To amend title II of the Social Security Act to allow workers who attain age 65 after 1981 and before 1992 to choose either lump sum payments over four years totalling $5,000 or an improved benefit computation formula under a new 10-year rule governing the transition to the changes in benefit computation rules enacted in the Social Security Amendments of 1977, and for other purposes.
The bill’s titles are written by its sponsor.
Nov 9, 1997
105th Congress, 1997–1998
Died in a previous Congress
This bill was introduced on November 9, 1997, in a previous session of Congress, but was not enacted.
Representative for Wisconsin's 1st congressional district
Read Text »
Last Updated: Nov 9, 1997
Length: 9 pages
Earlier Version — Introduced
This activity took place on a related bill, H.R. 2930 (104th).
This is the first step in the legislative process.
H.R. 3008 (105th) was a bill in the United States Congress.
A bill must be passed by both the House and Senate in identical form and then be signed by the President to become law.
This bill was introduced in the 105th Congress, which met from Jan 7, 1997 to Dec 19, 1998. Legislation not enacted by the end of a Congress is cleared from the books.
How to cite this information.
We recommend the following MLA-formatted citation when using the information you see here in academic work:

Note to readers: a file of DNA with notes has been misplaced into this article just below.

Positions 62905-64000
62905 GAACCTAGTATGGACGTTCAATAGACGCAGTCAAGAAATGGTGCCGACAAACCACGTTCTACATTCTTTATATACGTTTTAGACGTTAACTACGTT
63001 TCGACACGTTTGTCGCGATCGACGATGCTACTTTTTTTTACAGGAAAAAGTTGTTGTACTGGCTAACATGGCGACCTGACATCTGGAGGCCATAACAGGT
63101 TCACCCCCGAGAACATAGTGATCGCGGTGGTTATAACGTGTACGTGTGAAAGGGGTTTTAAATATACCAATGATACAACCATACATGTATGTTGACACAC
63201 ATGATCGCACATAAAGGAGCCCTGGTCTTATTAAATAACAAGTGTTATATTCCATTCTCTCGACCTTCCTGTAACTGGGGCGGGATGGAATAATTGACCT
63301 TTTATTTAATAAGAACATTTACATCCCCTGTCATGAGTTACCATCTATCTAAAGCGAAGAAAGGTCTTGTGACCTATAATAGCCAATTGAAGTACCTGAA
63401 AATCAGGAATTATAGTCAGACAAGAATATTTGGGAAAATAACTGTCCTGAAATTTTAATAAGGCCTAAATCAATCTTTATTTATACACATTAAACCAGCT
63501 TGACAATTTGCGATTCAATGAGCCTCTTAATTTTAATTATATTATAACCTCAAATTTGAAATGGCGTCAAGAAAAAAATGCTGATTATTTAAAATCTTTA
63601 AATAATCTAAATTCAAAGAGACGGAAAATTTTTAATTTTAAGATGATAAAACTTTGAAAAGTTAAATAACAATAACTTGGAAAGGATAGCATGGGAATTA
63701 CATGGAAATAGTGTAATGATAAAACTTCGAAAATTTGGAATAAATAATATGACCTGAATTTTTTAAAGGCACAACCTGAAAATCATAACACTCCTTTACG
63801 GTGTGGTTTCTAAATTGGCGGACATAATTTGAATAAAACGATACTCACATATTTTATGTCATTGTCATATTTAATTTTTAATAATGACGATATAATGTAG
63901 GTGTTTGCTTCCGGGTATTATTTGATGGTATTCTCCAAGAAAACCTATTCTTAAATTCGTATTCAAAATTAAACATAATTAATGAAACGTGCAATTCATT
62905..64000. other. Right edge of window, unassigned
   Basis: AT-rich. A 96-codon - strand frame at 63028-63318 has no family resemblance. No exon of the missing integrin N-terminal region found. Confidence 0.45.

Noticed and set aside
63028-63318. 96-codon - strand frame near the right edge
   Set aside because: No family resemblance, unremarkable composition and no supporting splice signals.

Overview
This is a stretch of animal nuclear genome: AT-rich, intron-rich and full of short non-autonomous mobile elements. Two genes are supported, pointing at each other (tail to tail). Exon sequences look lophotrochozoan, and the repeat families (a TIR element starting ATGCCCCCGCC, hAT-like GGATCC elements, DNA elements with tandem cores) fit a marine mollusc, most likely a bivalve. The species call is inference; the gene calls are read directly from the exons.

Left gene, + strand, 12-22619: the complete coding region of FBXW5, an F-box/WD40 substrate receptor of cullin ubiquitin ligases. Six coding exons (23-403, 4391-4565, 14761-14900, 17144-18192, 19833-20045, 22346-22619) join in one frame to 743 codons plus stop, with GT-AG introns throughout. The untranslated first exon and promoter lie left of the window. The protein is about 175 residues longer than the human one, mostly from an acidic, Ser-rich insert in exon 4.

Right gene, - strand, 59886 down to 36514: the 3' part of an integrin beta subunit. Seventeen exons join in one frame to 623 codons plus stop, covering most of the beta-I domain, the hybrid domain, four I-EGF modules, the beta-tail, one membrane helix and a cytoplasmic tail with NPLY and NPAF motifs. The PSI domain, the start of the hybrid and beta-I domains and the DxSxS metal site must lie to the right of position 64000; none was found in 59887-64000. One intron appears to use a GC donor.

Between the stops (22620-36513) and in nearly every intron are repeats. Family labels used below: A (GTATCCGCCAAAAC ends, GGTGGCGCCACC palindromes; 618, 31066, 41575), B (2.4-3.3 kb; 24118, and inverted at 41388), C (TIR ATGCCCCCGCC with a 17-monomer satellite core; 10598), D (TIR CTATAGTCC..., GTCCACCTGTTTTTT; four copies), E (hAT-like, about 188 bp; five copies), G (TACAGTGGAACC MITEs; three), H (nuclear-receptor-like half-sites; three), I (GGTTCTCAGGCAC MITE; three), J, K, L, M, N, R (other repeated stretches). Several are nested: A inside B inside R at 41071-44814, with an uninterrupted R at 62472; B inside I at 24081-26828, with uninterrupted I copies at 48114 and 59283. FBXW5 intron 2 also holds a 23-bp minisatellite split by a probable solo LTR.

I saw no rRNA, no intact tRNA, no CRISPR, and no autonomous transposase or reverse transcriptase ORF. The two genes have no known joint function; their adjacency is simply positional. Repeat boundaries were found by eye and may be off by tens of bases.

Civic Impulse. (2016). H.R. 3008 — 105th Congress: Notch Fairness Act of 1997. Retrieved from https://www.govtrack.us/congress/bills/105/hr3008
“H.R. 3008 — 105th Congress: Notch Fairness Act of 1997.” www.GovTrack.us. 1997. October 22, 2016 <https://www.govtrack.us/congress/bills/105/hr3008>
|title=H.R. 3008 (105th)
|accessdate=October 22, 2016
|author=105th Congress (1997)
|date=November 9, 1997
|quote=Notch Fairness Act of 1997
Where is this information from?
GovTrack automatically collects legislative information from a variety of governmental and non-governmental sources. This page is sourced primarily from Congress.gov, the official portal of the United States Congress. Congress.gov is generally updated one day after events occur, and so legislative activity shown here may be one day behind. Data via the congress project.